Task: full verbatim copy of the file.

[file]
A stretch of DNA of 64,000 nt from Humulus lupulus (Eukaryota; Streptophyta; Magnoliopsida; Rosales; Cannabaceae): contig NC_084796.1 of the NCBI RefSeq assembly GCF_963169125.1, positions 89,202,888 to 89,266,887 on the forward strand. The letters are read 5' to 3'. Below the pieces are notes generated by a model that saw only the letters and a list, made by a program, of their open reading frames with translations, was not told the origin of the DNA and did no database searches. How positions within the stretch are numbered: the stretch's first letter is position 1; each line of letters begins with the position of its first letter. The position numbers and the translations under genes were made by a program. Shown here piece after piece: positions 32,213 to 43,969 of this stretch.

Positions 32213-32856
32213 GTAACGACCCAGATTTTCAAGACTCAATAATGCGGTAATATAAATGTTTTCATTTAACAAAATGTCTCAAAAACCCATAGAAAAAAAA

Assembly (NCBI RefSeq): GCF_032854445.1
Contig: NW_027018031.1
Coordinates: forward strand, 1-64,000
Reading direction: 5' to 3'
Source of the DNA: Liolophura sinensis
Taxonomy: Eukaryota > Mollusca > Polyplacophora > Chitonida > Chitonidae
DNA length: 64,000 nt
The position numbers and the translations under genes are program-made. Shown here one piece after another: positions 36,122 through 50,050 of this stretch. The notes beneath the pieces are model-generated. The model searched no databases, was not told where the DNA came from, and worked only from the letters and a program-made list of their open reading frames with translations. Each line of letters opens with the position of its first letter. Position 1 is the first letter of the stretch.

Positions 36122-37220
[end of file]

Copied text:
A stretch of DNA of 64,000 nt from Humulus lupulus (Eukaryota; Streptophyta; Magnoliopsida; Rosales; Cannabaceae): contig NC_084796.1 of the NCBI RefSeq assembly GCF_963169125.1, positions 89,202,888 to 89,266,887 on the forward strand. The letters are read 5' to 3'. Below the pieces are notes generated by a model that saw only the letters and a list, made by a program, of their open reading frames with translations, was not told the origin of the DNA and did no database searches. How positions within the stretch are numbered: the stretch's first letter is position 1; each line of letters begins with the position of its first letter. The position numbers and the translations under genes were made by a program. Shown here piece after piece: positions 32,213 to 43,969 of this stretch.

Positions 32213-32856
32213 GTAACGACCCAGATTTTCAAGACTCAATAATGCGGTAATATAAATGTTTTCATTTAACAAAATGTCTCAAAAACCCATAGAAAAAAAA

Assembly (NCBI RefSeq): GCF_032854445.1
Contig: NW_027018031.1
Coordinates: forward strand, 1-64,000
Reading direction: 5' to 3'
Source of the DNA: Liolophura sinensis
Taxonomy: Eukaryota > Mollusca > Polyplacophora > Chitonida > Chitonidae
DNA length: 64,000 nt
The position numbers and the translations under genes are program-made. Shown here one piece after another: positions 36,122 through 50,050 of this stretch. The notes beneath the pieces are model-generated. The model searched no databases, was not told where the DNA came from, and worked only from the letters and a program-made list of their open reading frames with translations. Each line of letters opens with the position of its first letter. Position 1 is the first letter of the stretch.

Positions 36122-37220